Versor AS – autonomous drones for indoor industrial inspections

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In 2017, when the Versor project was awarded STUD-ENT funding, the team consisted of Erlend Sierra (29), Christer Mathiesen (27) and Eirik Worren Legernæs (26). The project is affiliated with the Norwegian University of Science and Technology (NTNU).

Erlend Sierra has prior experience as a business developer for a start-up enterprise in the area of Big Data, and just recently completed a Master’s degree at NTNU School of Entrepreneurship. Christer Mathiesen and Eirik Worren Legernæs have held summer internships with the Norwegian Defence Research Establishment (FFI). Mathiesen has also held an internship with Kongsberg Maritime and just completed a Master’s degree in cybernetics and robotics at NTNU.

What is the customer problem and how can it be solved?

In simple terms, we are developing a system for automating industrial inspections in indoor environments using drones that can orient themselves autonomously within their surroundings. Automation is one of the major priorities of the industrial sector and will yield significant savings for industrial firms in terms of costs, use of time, downtime and HSE. These robotic drones can access locations that are out of reach or inaccessible to humans. In addition, the drones are able to perform repetitive operations systematically and effectively.

Automating drones for indoor use is extremely difficult, and one of the main challenges with robots is to know where they are in a given environment at all times. To solve this problem, we employ a navigation system that enables the drone to know its exact location without the use of external systems, which is a prerequisite for truly automated inspection assignments. Our entry market in this connection is for indoor inspections of industrial tankers within the maritime and petroleum sectors.

Why did you choose entrepreneurship and Versor?

We want to invest in this idea because there is a proven need for such a solution, and we also believe that our team has the necessary competence to bring it to the market. Our group was formed when we understood how well we complement each other in terms of expertise and personally, and saw that we have a shared attitude towards solving problems. We are committed to this task and will not give up until we have found the solution. We are very appreciative for the chance to work with something we are passionate about.

What will support from the Research Council mean for you?

It means a great deal. We have been working diligently and systematically on this project alongside our Master’s studies and now we have come up with suitable industrial customers and partners interested in implementing our system. They expect us to validate the technical concept – preferably as soon as possible. In this connection, we have brought in talented individuals who can help us to advance, and our CTO already has a shopping list of equipment and sensors for us to procure.

What knowledge does the project build on and how is NTNU involved?

The project is based on knowledge accumulated during our studies, in particular in robotics and software development, as well as on relevant work experience related to navigation, drones and entrepreneurship. NTNU helps out primarily by providing academic and entrepreneurship mentors, and they have also given us access to test facilities where we can run indoor flights.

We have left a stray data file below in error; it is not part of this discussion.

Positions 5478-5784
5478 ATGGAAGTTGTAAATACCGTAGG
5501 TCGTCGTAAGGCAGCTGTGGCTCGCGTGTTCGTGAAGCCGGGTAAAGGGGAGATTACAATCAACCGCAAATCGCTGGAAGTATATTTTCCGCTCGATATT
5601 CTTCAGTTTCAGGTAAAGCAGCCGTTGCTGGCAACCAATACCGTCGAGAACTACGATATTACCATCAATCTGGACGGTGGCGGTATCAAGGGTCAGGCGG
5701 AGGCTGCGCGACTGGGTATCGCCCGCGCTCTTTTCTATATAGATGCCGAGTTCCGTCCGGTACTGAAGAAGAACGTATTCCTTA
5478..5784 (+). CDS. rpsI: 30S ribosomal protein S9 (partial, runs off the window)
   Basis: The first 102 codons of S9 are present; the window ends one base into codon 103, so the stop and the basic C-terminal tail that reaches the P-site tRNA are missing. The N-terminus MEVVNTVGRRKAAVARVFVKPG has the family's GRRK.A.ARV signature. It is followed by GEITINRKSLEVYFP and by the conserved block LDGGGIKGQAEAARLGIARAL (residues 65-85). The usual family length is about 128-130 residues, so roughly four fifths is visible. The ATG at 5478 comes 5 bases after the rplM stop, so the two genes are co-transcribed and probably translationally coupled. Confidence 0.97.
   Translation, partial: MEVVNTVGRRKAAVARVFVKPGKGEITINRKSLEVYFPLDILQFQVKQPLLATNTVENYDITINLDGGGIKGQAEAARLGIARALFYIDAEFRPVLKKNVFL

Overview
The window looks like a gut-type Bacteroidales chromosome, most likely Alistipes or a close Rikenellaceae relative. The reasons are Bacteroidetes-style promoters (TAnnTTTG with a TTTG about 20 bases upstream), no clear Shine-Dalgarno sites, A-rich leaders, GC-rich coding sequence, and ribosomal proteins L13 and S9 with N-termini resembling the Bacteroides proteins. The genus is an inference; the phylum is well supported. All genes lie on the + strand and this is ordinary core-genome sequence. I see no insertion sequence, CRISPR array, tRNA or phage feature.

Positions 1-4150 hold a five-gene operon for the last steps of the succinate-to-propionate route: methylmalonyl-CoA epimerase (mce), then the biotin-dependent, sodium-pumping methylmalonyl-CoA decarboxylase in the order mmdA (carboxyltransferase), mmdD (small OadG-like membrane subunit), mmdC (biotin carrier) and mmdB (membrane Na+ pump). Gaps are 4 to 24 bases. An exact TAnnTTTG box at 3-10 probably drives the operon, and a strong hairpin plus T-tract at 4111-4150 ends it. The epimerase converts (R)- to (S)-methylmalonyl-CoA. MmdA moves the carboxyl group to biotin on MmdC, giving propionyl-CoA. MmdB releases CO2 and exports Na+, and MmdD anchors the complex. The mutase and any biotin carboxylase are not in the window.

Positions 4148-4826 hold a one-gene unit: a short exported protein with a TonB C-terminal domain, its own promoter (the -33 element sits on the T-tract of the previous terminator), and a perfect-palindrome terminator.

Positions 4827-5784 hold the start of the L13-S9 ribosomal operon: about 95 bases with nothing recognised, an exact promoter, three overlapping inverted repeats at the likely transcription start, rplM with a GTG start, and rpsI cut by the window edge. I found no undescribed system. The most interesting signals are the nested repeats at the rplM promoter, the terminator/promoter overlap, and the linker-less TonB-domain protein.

What did you think about the application process?

Our experience with the application process was very positive. There were very clear guidelines both for what is required of the application and for what is expected of us. A special thank you goes to our contact person at the Research Council who was very helpful whenever we had questions about the call for proposals or the grant application.

We also think it has been extremely beneficial for the company that we applied for STUD-ENT funding, as the work we did prior to writing our proposal has been valuable in charting which path to take forward. The most important tip we have for future applicants relates to exactly that point: if you do good preparatory work you will find that writing the actual grant proposal is not very difficult. Effective market research may also help you to identify any weaknesses in your business model that you will inevitably have to confront at a later point. Instead of trying to sidestep these issues, you should spend time examining potential ways to solve them. At the very least, it will lead to constructive feedback from the referee panel.

The presentation to the referee panel is to explain in greater detail the efforts included in the grant application, so make sure you get the most important points across. Even though it may seem daunting to present your project before a panel of experts, remember that they are primarily interested in finding out how well you have thought through all the elements that are emphasised. It is normal not to have an answer for everything in the early phases, so you should focus on what you are planning to discover or resolve any ambiguities or potential risks. The feedback we received after funding was allocated was valuable as well, both for the constructive comments we received from the panel and, not least, for the affirmation that we as a team can succeed with the project.

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